With five different levels to the UnderMine, it took roughly 23 hours for me to defeat every boss and witness credits. However, the game has its own New Game+, allowing players to continue adventuring through the UnderMine. It also unlocks the OtherMine. This mode is your more traditional roguelike as nothing carries over between peasants – everything you do in that run is gone once you die. The OtherMine is an interesting distraction from the core gameplay loop. Players are stripped of their upgrades when they go in and are given a few choices of starting blessings, relics, and items to carry into the mine. From there it’s a randomized set of previous levels, enemies, and a boss at the end of every three areas. Consider this the more challenging mode as everything seems stronger, providing players who relied on their permanent upgrades a significant challenge, while those who mastered the core mechanics will have a slightly easier time mastering the OtherMine.
Dressed up in a nice coat of whimsy and satire, the game is endearing in almost every regard. Cute creatures called pilfers try to steal gold while you race to collect it and characters make fun of other characters behind their backs. It’s a shame that the overarching story isn’t more prevalent, though roguelikes like this often sacrifice narrative knowing only so much can be done without a persistent main character. The dressing that is there is sufficient and does a decent job fleshing out the supporting cast of characters further. It just doesn’t make enough of an impact to set that aspect of the game apart from others in the genre. It even has a soundtrack that feels reminiscent of other roguelikes – infectious, yes, but also rarely exceptional.
The only real problem with UnderMine is that once I finished the main game, every other run felt more and more trivial. The core gameplay loop is in service of the meta, but once that’s taken away, there isn’t much more to do that feels as important as that did. The relics, while all different, only rarely change up the way you play the game in any significant way. For example, you might detect more secret rooms from a relic you pick up, but that just means carrying a few more bombs than usual. Maybe now gold can duplicate, but then you’re just picking it up for a longer period of time. It’s the combination of relics that offer the most interesting tweaks to how a player will behave. throwing a pickaxe might ricochet off enemies, potentially igniting them until it comes back to you only to let off a surge of lightning to nearby enemies. Compounding the effects of relics is the most fun aspect during a single run.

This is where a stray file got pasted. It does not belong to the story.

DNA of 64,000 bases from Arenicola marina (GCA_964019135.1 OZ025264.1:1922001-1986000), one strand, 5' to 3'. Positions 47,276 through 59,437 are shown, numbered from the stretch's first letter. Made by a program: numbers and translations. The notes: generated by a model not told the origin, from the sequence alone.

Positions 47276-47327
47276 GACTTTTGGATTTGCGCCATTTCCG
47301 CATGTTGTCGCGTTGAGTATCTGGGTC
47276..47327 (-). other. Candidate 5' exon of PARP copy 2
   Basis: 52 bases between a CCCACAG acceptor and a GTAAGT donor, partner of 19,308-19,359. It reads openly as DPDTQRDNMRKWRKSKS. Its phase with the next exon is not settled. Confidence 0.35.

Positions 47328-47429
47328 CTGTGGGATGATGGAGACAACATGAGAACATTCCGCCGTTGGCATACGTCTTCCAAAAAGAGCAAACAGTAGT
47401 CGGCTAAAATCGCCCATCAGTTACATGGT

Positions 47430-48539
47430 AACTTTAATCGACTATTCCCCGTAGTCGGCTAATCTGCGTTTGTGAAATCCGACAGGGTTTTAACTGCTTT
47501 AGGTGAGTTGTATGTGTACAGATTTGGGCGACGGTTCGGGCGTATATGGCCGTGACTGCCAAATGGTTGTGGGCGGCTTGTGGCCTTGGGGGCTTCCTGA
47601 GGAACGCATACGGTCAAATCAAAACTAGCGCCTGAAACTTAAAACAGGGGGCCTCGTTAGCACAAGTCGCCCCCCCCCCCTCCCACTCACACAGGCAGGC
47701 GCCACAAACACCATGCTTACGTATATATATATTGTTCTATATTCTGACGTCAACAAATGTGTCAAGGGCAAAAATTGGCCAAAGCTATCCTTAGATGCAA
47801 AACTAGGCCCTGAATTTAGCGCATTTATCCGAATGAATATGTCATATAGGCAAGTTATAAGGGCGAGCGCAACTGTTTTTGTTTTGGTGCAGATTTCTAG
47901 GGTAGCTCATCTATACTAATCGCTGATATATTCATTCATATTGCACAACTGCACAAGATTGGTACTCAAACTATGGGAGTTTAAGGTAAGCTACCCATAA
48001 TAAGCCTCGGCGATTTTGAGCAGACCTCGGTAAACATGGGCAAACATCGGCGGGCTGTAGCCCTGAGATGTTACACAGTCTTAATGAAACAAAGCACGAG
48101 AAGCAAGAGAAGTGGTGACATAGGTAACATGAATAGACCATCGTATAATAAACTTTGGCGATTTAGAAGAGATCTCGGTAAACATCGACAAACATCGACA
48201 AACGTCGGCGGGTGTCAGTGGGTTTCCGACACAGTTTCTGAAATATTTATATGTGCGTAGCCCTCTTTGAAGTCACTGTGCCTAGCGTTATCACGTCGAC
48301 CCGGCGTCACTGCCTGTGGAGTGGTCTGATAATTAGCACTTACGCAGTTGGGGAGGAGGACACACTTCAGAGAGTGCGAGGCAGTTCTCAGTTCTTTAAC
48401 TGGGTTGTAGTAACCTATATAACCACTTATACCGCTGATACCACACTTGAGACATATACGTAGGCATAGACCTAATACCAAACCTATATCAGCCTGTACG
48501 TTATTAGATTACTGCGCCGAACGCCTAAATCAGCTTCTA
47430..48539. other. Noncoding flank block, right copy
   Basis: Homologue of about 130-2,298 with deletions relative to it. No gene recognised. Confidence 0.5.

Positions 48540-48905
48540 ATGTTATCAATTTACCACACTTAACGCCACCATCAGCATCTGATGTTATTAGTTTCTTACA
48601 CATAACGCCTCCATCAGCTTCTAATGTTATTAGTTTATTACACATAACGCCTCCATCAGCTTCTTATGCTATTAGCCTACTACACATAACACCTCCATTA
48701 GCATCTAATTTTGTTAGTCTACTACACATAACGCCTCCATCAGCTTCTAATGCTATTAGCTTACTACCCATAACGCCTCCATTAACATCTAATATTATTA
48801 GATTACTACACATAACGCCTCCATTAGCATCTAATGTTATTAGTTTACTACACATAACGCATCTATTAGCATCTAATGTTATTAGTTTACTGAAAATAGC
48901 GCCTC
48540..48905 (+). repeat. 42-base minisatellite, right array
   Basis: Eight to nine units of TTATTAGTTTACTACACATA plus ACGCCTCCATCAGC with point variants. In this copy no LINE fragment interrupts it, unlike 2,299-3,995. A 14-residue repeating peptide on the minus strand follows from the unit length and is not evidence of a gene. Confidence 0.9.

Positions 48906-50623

The game’s biggest weakness is really that it’s almost always in the player’s favor. The randomization of relics in a run can slightly change the player’s behavior and how they approach a combat scenario, but it is never a negative impact. Whereas curses offer some difficulty, it is extremely rare for them to be debilitating in any severe way (unless you get the dreaded teleport curse, then you better get rid of it as soon as possible). Some runs I could have 6 or 7 curses and not feel any impact from it because I have so many more blessings and relics. If I died, I feel more like I died because of carelessness than I did by the restraints placed on me.
This is only a small flaw in an otherwise fantastic game. The number of secrets to discover whether they are relics, rooms, or characters is impressive. UnderMine encourages exploration because it rarely hurts the player to do so. In fact, it’s almost always beneficial in those first twenty or so hours to look through every nook and cranny of an area. There’s a magic to UnderMine that doesn’t get old until you’ve technically beaten it, in which case, it’s a great time while it lasts. If the desire to play continues, there’s plenty more to do, it just doesn’t have the same lasting influence over the game. That wonderful feeling during a run persists, but it never really amounts to much once you’ve finished it.